TV’s best-dressed assassin is back in the new season of Killing Eve, and Villanelle (Jodie Comer) is as fashionable as ever. “Clothes reflect her status and independence,” says Luke Jennings, author of the books that inspired the hit TV show. “She doesn’t have to conform or please anyone’s gaze.”
Adds costume designer Charlotte Mitchell, who shopped her way through Europe with Comer to source Villanelle’s 35-plus looks for season 2, “She plays by her own rules — and never wears the same thing twice.” Here, she wears a Rosie Assoulin blouse (“She’s sitting in a cafe in a bubble of love,” says Mitchell) and ’80s Christian Lacroix earrings from a vintage shop in London.
“She uses color to provoke reactions,” says Mitchell, who took over the show’s fashion duties from season 1 costumer Phoebe de Gaye. Villanelle’s love of pink is well documented: Here, she wears a frothy Molly Goddard dress for a pivotal scene in season 1.
This Chloe jacket and purple Isabel Marant blouse echo the Dries Van Noten suit Villanelle wore to a Berlin club in season 1. “We found [these pieces] in Paris,” says Mitchell. “They weren’t meant to go together, but she wears things in her own way.”
The secret hair story
The pink hair — to match the Armani shearling jacket — was a last-minute addition, says hair and makeup designer Lucy Cain. She dyed two wigs, since Comer’s body double needed one too. “A slightly stressful day!” says Cain.
When Villanelle is in disguise, “She likes to play up the situation with a dark sense of humor,” says Mitchell, who chose an Anthropologie jacket and Topshop top for this look. “There’s also a little pin that says ‘Can I help you?’ which adds a touch of naughtiness.”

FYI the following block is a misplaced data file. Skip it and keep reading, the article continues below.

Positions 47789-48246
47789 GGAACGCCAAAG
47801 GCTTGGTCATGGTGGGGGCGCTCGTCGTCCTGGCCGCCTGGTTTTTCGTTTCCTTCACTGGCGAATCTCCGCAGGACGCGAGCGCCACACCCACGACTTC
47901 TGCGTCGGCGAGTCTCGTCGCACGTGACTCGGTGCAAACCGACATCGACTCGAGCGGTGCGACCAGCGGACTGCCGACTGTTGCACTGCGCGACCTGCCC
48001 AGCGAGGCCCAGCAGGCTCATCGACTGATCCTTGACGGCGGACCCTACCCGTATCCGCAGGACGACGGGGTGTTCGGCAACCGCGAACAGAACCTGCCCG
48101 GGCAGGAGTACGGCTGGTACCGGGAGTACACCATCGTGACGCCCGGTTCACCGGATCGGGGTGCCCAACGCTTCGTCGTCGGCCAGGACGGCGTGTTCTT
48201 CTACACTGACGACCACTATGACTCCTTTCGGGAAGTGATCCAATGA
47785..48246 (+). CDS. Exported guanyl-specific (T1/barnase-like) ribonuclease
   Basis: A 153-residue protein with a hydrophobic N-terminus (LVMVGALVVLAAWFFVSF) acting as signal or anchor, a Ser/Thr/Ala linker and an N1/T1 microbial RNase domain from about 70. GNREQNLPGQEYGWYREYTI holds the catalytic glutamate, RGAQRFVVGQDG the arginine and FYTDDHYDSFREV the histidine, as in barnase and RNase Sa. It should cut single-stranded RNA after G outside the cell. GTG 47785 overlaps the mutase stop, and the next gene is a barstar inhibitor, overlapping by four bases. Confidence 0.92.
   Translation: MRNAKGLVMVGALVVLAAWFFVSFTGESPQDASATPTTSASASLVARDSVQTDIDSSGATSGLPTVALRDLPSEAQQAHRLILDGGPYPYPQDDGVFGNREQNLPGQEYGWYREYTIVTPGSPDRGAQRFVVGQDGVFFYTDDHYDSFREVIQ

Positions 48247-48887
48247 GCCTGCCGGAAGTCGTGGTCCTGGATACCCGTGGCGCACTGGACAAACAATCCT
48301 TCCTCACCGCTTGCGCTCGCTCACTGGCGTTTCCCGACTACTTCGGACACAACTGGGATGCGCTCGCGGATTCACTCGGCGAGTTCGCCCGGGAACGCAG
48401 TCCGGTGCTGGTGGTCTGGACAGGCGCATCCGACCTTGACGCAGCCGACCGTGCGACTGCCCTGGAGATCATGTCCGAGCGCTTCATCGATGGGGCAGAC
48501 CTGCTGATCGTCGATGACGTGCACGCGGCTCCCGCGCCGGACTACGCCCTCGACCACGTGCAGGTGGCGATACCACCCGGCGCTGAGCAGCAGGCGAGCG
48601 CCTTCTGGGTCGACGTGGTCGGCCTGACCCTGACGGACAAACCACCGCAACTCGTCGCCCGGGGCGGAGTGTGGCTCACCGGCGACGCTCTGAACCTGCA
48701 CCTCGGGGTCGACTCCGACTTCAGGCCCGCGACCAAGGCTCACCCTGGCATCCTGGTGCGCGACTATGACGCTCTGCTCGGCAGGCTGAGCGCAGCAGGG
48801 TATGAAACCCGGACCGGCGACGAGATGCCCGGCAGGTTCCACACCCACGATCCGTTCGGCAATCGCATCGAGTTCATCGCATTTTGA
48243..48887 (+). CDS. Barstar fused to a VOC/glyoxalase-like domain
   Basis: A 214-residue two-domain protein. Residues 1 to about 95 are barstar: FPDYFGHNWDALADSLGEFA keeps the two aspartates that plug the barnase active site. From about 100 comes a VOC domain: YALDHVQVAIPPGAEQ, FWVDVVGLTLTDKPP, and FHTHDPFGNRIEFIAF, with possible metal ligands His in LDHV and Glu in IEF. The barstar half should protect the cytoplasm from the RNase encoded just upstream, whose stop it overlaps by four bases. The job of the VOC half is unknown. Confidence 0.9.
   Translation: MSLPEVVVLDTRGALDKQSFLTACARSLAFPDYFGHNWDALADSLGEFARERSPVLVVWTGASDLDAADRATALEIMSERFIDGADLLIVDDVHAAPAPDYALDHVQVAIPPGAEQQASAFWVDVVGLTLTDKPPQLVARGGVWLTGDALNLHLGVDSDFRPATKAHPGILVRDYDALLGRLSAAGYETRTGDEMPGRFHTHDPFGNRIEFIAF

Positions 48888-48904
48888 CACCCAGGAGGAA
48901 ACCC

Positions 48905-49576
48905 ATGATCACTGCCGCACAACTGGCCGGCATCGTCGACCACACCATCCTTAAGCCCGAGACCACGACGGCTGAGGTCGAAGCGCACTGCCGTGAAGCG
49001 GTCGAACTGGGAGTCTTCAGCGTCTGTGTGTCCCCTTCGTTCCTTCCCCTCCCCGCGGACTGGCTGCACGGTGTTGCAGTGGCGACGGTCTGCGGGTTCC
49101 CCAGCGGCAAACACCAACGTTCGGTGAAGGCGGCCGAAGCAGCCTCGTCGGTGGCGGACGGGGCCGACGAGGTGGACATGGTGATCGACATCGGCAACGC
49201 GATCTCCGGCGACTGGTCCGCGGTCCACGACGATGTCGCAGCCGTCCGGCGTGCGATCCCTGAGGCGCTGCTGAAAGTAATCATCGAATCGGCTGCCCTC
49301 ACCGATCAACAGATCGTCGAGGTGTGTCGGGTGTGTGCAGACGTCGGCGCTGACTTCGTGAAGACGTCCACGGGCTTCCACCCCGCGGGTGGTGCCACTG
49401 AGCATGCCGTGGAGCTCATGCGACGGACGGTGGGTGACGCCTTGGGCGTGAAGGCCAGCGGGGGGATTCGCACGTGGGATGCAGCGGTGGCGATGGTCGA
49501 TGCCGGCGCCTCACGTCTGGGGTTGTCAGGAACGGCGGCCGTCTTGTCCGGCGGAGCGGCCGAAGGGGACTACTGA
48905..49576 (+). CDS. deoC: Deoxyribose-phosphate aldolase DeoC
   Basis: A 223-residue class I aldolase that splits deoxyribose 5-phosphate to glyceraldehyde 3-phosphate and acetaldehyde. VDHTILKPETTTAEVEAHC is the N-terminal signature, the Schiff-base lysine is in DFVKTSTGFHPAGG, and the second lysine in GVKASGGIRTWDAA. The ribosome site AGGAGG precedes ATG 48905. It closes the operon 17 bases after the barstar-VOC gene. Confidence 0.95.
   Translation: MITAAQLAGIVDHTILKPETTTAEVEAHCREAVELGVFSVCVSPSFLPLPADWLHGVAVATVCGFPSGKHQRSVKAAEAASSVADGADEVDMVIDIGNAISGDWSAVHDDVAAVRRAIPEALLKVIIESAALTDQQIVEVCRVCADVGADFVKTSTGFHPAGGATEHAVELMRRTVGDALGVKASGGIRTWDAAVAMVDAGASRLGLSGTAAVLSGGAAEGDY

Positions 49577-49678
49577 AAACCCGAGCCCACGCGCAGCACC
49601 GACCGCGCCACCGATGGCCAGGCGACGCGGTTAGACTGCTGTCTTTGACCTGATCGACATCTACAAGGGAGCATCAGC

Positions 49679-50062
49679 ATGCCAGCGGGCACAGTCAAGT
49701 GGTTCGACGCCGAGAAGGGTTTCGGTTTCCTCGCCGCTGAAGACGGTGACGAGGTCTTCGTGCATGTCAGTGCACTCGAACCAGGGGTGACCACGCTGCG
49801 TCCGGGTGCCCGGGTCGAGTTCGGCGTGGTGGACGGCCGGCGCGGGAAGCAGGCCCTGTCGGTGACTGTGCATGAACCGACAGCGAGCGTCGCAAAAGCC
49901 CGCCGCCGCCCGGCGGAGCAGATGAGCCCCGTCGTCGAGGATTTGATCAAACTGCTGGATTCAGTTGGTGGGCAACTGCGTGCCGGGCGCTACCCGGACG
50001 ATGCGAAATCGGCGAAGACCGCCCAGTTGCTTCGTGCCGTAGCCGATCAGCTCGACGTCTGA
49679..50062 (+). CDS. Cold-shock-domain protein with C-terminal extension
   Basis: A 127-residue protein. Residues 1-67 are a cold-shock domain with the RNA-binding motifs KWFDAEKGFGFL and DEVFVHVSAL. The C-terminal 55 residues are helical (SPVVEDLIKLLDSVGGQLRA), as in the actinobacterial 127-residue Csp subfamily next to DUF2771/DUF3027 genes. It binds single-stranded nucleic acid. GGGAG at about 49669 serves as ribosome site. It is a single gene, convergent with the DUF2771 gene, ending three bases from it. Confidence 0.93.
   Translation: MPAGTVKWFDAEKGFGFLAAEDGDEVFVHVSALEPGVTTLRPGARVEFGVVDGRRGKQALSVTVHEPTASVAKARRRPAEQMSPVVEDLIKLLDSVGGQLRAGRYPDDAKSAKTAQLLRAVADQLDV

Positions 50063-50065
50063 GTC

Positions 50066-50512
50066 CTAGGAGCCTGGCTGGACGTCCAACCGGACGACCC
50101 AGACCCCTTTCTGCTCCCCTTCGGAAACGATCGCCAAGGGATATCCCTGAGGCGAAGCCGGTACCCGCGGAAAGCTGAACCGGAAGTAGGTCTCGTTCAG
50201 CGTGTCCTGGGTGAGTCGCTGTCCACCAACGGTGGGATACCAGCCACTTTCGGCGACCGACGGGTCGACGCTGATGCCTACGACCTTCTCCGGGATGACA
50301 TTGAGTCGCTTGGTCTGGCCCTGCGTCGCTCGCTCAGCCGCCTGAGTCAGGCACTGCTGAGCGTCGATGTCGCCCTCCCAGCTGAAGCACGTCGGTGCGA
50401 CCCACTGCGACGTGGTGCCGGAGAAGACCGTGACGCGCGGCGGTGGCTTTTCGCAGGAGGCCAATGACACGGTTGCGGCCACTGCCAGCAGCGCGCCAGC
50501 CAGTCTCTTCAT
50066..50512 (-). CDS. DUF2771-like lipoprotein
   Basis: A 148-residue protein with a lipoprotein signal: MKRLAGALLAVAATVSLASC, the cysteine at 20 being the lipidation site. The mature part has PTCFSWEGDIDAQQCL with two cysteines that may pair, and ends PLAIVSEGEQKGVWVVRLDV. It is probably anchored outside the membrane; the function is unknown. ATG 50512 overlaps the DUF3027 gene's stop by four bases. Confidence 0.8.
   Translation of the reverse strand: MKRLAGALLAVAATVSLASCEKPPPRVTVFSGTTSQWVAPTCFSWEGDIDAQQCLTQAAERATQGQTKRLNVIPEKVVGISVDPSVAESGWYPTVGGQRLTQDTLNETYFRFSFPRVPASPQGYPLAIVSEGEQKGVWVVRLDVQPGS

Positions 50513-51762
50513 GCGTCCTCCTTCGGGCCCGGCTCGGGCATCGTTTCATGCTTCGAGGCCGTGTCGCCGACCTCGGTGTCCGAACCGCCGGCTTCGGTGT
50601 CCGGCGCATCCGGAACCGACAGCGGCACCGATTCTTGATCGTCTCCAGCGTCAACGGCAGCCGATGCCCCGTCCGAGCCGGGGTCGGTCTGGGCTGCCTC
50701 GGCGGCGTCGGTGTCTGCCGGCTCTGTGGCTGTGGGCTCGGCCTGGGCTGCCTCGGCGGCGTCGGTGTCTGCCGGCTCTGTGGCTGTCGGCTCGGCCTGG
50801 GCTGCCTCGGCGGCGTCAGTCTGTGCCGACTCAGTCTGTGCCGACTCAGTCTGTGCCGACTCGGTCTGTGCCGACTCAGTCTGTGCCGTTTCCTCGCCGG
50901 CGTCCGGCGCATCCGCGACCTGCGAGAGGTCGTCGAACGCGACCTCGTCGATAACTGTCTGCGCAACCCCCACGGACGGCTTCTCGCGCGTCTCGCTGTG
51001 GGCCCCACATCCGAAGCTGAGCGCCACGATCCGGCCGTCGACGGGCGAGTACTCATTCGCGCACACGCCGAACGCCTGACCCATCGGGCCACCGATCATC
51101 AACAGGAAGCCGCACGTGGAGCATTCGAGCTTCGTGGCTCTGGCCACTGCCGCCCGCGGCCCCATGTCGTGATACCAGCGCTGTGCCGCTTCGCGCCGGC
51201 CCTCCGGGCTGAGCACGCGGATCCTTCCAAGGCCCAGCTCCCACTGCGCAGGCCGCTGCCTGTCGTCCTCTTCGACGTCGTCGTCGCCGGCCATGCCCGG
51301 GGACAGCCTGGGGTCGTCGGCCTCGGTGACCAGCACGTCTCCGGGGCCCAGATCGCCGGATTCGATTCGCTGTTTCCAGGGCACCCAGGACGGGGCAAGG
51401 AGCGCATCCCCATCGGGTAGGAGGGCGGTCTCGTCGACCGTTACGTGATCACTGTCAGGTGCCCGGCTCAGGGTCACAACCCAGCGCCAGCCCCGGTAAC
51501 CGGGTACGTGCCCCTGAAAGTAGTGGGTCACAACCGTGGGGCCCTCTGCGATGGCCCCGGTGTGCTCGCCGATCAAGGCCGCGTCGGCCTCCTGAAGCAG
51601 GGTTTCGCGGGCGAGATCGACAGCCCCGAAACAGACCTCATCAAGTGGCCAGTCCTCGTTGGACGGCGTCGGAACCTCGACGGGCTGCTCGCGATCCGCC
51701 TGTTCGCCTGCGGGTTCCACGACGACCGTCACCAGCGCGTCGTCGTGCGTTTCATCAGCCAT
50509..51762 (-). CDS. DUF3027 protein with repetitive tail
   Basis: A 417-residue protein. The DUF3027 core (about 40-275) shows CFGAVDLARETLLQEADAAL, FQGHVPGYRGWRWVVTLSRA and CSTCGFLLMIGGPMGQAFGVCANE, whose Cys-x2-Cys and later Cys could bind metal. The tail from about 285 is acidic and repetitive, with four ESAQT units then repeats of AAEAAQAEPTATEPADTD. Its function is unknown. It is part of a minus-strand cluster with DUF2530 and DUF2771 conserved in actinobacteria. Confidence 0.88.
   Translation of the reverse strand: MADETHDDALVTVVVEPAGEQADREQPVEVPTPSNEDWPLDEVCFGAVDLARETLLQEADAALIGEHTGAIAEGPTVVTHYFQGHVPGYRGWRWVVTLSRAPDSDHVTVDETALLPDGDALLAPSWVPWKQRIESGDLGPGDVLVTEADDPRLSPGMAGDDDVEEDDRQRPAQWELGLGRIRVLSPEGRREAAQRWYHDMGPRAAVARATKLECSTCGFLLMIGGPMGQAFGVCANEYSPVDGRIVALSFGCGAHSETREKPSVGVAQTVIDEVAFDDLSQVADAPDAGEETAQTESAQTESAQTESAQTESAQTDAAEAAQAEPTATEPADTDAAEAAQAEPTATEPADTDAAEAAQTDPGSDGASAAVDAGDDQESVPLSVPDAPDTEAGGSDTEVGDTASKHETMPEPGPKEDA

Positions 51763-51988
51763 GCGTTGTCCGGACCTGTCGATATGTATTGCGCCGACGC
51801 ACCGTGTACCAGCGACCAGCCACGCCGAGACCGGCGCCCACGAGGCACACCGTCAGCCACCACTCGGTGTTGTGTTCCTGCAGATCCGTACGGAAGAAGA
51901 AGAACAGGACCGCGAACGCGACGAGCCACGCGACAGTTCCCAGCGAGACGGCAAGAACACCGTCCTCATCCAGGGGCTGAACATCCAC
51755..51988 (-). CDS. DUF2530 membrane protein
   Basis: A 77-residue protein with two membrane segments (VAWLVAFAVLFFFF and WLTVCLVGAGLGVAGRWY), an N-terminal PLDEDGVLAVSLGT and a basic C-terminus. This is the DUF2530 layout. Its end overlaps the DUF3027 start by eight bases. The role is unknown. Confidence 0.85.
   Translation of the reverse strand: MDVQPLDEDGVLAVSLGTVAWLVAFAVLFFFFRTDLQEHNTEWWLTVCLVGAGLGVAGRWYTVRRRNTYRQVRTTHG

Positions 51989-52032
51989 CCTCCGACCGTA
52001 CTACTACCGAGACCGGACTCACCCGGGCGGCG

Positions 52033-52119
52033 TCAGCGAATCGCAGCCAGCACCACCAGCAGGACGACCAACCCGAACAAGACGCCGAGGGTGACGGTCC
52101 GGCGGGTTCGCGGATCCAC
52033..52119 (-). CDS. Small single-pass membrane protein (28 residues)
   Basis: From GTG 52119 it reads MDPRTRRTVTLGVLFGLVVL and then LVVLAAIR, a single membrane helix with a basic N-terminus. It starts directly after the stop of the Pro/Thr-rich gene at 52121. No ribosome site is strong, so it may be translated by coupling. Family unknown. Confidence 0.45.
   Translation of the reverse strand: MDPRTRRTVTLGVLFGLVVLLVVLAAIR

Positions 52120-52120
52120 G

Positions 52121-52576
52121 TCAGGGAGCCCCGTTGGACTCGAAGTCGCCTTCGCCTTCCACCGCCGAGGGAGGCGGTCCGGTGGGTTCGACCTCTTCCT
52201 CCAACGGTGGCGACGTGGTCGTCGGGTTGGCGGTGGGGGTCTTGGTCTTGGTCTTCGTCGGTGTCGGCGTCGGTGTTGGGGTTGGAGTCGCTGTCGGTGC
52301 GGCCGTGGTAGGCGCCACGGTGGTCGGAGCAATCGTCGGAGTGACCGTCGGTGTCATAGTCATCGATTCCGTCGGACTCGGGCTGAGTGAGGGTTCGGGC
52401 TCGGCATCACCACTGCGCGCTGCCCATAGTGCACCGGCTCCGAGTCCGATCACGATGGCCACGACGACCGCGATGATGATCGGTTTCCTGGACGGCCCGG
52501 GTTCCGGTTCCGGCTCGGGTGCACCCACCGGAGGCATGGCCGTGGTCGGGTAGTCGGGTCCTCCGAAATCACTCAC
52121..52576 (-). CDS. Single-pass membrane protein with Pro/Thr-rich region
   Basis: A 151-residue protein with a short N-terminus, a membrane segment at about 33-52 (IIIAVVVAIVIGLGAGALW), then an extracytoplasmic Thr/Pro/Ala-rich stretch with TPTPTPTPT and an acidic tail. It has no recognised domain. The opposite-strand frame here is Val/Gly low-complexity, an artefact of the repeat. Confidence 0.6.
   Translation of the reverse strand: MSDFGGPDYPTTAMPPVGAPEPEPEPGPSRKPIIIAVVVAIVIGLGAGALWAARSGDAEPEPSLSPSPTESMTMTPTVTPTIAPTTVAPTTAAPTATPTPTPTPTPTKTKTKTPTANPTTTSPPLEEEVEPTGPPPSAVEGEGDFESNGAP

Though the script originally called for Spider-Man pajamas, “I don’t think Marvel would give clearance for a psychopath to wear them,” jokes Mitchell. So she had PJs custom-made in a stretchy fabric that was meant to fit tightly. “We wanted to give it a sense of awkwardness.” Still, a designer sensibility remains: “We made sure all the writing matched up.”
Villanelle likes to put a cheeky spin on business wear. For her suits, Mitchell “was inspired by an image of k.d. lang. It’s an incredibly sexy, masculine style.”
With her muted colors and soft silhouettes, Eve Polastri (Sandra Oh) is meant to be the practical foil to exotic Villanelle. “She thinks fashion is trivial and can’t be bothered,” says Jennings. “And if she could be bothered, she’d be hopeless at it.” But that doesn’t mean Oh and Mitchell don’t sweat the sartorial details. “Eve wears elastic waists; she doesn’t have time to do up a button fly,” says Mitchell, who favors high-street brands like Uniqlo and Marks & Spencer (this trench is agnès b.) and purposely chooses linen fabrics that crease to create a more disheveled look for Eve.
As for this rare glam moment for Eve, “She can’t wear a bra with it, and she thinks it’s bloody sexy,” says Mitchell, who chose this strappy dress by Karen Millen.